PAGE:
Amino acid residues in HIV-2 reverse transcriptase that restrict the development of nucleoside analogue resistance through the excision pathway

Amino acid residues in HIV-2 reverse transcriptase that restrict the development of nucleoside analogue resistance through the excision pathway

Online publication: 22/12/2017 Journal: The Journal of Biological Chemistry

Abstract:

Nucleoside reverse transcriptase (RT) inhibitors (NRTIs) are the backbone of current antiretroviral treatments. However, emergence of viral resistance against NRTIs is a major threat to their therapeutic effectiveness. In HIV-1, NRTI resistance-associated mutations either reduce RT-mediated incorporation of NRTI triphosphates (discrimination mechanism) or confer an ATPmediated nucleotide excision activity that removes the inhibitor from the 3'-terminus of DNA primers, enabling further primer elongation (excision mechanism). In HIV-2, resistance to zidovudine (AZT, 3'-azido-3'-deoxythymidine) and other NRTIs is conferred by mutations affecting nucleotide discrimination. Mutations of the excision pathway such as M41L, D67N, K70R, or S215Y (known as thymidine-analogue resistance mutations [TAMs]) are rare in virus from HIV-2-infected individuals. Here, we demonstrate that mutant M41L/D67N/K70R/S215Y HIV-2 RT lacks ATP-dependent excision activity, and recombinant virus containing this RT remains susceptible to AZT inhibition. Mutant HIV-2 RTs were tested for their ability to unblock and extend DNA primers terminated with AZT and other NRTIs, when complexed with RNA or DNA templates. Our results show that Met73 and, to a lesser extent, Ile75 suppress excision activity when TAMs are present in the HIV-2 RT. Interestingly, recombinant HIV-2 carrying a mutant D67N/K70R/M73K RT showed 10-fold decreased AZT susceptibility, and increased rescue efficiency on AZT- or tenofovir-terminated primers, as compared with the double-mutant D67N/K70R. Molecular dynamics simulations reveal that Met73 influences β3-β4 hairpin loop conformation, while its substitution affects hydrogen bond interactions at position 70, required for NRTI excision. Our work highlights critical HIV-2 RT residues impeding the development of excision-mediated NRTI resistance.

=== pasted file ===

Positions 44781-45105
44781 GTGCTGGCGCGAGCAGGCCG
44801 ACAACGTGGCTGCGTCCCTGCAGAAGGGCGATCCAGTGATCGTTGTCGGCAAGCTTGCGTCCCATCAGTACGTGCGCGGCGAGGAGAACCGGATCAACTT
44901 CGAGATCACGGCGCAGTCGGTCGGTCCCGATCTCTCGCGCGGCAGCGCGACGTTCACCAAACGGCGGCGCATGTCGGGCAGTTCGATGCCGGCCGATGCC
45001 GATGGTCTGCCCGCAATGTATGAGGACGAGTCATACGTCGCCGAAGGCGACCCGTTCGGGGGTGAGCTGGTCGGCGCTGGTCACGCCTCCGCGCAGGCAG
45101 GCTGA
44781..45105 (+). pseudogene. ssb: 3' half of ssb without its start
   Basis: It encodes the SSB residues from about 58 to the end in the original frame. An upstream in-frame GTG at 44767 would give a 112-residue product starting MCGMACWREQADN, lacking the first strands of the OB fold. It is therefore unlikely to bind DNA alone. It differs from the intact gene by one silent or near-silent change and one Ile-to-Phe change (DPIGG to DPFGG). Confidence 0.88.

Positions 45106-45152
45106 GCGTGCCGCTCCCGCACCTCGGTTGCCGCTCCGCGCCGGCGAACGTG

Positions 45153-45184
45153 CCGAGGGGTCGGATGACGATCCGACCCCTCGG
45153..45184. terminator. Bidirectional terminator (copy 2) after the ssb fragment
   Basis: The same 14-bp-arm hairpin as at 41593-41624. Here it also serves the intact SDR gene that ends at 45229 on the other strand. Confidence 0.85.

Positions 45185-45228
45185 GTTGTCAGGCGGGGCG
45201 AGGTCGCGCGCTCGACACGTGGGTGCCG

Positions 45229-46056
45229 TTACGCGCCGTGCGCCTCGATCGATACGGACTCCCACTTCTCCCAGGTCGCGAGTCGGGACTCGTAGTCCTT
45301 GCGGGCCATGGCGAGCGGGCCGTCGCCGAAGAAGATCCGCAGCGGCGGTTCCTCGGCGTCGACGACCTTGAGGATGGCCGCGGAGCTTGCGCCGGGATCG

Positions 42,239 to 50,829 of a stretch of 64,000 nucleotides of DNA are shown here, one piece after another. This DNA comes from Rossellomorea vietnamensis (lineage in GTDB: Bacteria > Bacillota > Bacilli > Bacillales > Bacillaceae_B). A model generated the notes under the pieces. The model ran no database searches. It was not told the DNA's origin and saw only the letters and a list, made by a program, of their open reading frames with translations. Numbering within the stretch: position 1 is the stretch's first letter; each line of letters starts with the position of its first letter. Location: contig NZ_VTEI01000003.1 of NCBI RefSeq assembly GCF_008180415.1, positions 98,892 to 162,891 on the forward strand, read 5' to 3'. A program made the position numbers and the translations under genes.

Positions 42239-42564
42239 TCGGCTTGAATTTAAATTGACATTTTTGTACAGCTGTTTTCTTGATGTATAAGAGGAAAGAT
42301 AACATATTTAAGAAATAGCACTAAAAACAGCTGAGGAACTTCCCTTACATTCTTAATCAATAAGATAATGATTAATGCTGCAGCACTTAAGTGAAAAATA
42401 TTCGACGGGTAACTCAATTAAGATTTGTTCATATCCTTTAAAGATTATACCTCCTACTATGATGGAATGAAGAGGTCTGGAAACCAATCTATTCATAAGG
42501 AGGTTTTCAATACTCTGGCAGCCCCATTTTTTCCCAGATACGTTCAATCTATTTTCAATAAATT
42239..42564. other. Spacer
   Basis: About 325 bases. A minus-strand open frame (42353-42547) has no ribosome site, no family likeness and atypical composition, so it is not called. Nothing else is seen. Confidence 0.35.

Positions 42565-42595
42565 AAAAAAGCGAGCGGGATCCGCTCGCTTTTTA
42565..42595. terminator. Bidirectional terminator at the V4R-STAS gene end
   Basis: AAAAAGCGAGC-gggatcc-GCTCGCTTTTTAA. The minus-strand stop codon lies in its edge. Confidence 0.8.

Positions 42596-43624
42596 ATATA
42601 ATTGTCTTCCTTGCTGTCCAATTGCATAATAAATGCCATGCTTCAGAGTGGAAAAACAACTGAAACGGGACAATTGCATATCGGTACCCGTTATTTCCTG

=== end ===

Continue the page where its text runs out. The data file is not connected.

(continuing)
Authors: Álvarez M, Nevot M, Mendieta J, Martinez MA and and Menendez-Arias L

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